Unfortunately, Certified Organic chicken can be raised in factory farm conditions and having this label doesn’t mean they were raised any more humanely than conventional chickens.

 

However, they were raised without routine antibiotics and GM food. Organic chickens also have to be given access to the outdoors. So, if you see the certified organic label, also look for the Animal Welfare Approved, Certified Humane, or the Global Animal Partnership labels.

 

When it comes to red meat, like beef, I look for 100% grass fed organic varieties and steer clear of grain fed or even grain finished meats. Grain fed meats tend to be more inflammatory to our bodies due to the omega-6 content.

 

Ideally, I love getting more gamey meats like grass-fed lamb, bison, venison and goat. You can get these at some supermarkets, but the best place is your farmers market — check with the farm or farmer, if you’re curious about their practices. It’s always great to get more connected with your food and where your food comes from.

 

Lastly, fish — always choose smaller wild caught varieties. I love making sardine salad in place of tuna salad, and I keep my larger fish, like wild caught salmon, to a minimum throughout the month.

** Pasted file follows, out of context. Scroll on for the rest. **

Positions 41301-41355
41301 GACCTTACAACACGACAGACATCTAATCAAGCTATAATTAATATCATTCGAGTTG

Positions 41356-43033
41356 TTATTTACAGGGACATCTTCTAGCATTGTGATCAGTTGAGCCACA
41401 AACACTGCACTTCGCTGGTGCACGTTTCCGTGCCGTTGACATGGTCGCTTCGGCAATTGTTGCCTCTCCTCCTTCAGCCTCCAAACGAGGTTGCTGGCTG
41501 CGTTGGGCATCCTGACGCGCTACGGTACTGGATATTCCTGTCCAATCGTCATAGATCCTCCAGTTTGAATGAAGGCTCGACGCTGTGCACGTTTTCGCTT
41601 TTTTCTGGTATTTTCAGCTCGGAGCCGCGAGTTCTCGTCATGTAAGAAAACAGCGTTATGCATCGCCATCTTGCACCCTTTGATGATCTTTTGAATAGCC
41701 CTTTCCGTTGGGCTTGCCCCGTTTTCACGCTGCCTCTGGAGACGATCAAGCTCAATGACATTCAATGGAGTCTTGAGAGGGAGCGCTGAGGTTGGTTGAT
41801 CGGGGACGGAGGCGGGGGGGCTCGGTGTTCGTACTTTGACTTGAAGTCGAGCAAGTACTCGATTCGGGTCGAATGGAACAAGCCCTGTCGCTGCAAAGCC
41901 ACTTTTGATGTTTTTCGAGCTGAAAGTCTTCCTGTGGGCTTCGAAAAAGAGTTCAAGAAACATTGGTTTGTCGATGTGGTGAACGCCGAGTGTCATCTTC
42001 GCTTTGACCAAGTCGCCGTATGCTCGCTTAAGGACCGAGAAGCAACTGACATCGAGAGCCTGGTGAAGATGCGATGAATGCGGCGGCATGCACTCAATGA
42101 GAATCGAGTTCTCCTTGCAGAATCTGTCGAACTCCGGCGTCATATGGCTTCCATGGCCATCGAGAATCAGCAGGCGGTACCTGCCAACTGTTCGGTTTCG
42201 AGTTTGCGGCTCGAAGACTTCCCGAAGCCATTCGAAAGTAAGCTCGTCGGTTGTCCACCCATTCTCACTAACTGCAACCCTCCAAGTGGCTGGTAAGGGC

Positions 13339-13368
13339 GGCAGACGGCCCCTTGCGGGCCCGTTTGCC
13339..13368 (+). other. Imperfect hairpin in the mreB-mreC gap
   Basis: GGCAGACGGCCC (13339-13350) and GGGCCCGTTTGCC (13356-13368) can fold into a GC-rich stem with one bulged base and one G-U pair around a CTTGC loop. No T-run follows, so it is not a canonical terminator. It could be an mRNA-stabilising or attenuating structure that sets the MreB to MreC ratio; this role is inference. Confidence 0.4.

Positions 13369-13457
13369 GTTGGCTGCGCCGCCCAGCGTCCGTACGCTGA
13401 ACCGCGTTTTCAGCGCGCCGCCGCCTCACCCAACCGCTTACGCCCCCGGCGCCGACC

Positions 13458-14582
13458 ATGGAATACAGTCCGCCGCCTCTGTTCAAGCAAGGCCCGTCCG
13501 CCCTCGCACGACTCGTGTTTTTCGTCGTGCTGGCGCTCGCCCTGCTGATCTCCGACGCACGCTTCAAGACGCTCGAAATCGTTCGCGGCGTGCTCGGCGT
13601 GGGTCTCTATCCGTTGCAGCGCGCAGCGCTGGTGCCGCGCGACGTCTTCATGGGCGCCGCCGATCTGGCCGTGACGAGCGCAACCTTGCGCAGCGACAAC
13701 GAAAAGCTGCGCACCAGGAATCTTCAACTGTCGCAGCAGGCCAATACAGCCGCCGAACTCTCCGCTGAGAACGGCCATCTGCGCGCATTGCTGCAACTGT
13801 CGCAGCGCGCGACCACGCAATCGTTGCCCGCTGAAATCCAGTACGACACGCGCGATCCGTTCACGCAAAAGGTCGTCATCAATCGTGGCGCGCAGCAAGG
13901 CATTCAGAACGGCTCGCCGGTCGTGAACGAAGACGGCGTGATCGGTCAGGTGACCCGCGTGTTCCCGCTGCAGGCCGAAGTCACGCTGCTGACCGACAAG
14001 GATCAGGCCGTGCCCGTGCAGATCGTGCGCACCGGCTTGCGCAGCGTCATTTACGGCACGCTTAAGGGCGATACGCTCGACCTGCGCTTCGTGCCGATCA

Alright, I hope that was helpful — so in SUMMARY

  • 1. Use the dirty dozen and clean fifteen lists to shop for produce
  • 2. For packaged foods, always check ingredient labels and get certified organic when possible
  • 3. Avoid GMOs completely
  • 4. Look for raw, grass-fed and organic dairy.
  • 5. Look for pastured or USDA certified organic eggs
  • 6. Look for animal welfare approved, global animal partnership or certified humane chicken
  • 7. Look for 100% grass-fed and organic beef
  • 8. Experiment with some different game meats for added nutrient variety.
  • 9. Choose smaller wild caught varieties of fish whenever possible.

 

Alright, if you found this episode helpful, please share it with someone you love.

Be sure to download your costco shopping guide at wellthywoman.co/costco.

 

Also, if you’re feeling drawn to work together, I encourage you to check out my WELLth Activation program and book a WELLth Strategy Session, if it feels in alignment.

 

You can check that out by going to wellthywoman.co/activation

 

So, tune in next week for more awesome and actionable info!

 

Chat with you then!